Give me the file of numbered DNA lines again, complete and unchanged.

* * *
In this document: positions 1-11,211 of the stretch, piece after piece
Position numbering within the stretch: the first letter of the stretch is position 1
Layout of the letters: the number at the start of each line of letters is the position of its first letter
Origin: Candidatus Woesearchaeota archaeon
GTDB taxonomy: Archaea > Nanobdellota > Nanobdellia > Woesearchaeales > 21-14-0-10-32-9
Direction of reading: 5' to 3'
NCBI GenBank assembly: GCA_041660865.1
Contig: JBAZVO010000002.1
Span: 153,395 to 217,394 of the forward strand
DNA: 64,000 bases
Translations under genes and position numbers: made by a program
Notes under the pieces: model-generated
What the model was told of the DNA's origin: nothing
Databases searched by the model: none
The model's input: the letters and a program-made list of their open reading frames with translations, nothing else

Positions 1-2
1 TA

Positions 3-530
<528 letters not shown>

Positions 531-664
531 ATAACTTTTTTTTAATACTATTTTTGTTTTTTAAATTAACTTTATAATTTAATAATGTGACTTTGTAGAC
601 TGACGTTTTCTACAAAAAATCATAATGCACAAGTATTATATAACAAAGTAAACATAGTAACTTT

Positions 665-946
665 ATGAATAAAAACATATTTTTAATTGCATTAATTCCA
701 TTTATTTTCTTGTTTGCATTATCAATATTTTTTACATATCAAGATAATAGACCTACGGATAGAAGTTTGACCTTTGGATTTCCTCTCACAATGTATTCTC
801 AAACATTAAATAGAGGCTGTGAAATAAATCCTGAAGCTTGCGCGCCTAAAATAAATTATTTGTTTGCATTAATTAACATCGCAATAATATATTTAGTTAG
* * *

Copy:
In this document: positions 1-11,211 of the stretch, piece after piece
Position numbering within the stretch: the first letter of the stretch is position 1
Layout of the letters: the number at the start of each line of letters is the position of its first letter
Origin: Candidatus Woesearchaeota archaeon
GTDB taxonomy: Archaea > Nanobdellota > Nanobdellia > Woesearchaeales > 21-14-0-10-32-9
Direction of reading: 5' to 3'
NCBI GenBank assembly: GCA_041660865.1
Contig: JBAZVO010000002.1
Span: 153,395 to 217,394 of the forward strand
DNA: 64,000 bases
Translations under genes and position numbers: made by a program
Notes under the pieces: model-generated
What the model was told of the DNA's origin: nothing
Databases searched by the model: none
The model's input: the letters and a program-made list of their open reading frames with translations, nothing else

Positions 1-2
1 TA

Positions 3-530
<528 letters not shown>

Positions 531-664
531 ATAACTTTTTTTTAATACTATTTTTGTTTTTTAAATTAACTTTATAATTTAATAATGTGACTTTGTAGAC
601 TGACGTTTTCTACAAAAAATCATAATGCACAAGTATTATATAACAAAGTAAACATAGTAACTTT

Positions 665-946
665 ATGAATAAAAACATATTTTTAATTGCATTAATTCCA
701 TTTATTTTCTTGTTTGCATTATCAATATTTTTTACATATCAAGATAATAGACCTACGGATAGAAGTTTGACCTTTGGATTTCCTCTCACAATGTATTCTC
801 AAACATTAAATAGAGGCTGTGAAATAAATCCTGAAGCTTGCGCGCCTAAAATAAATTATTTGTTTGCATTAATTAACATCGCAATAATATATTTAGTTAG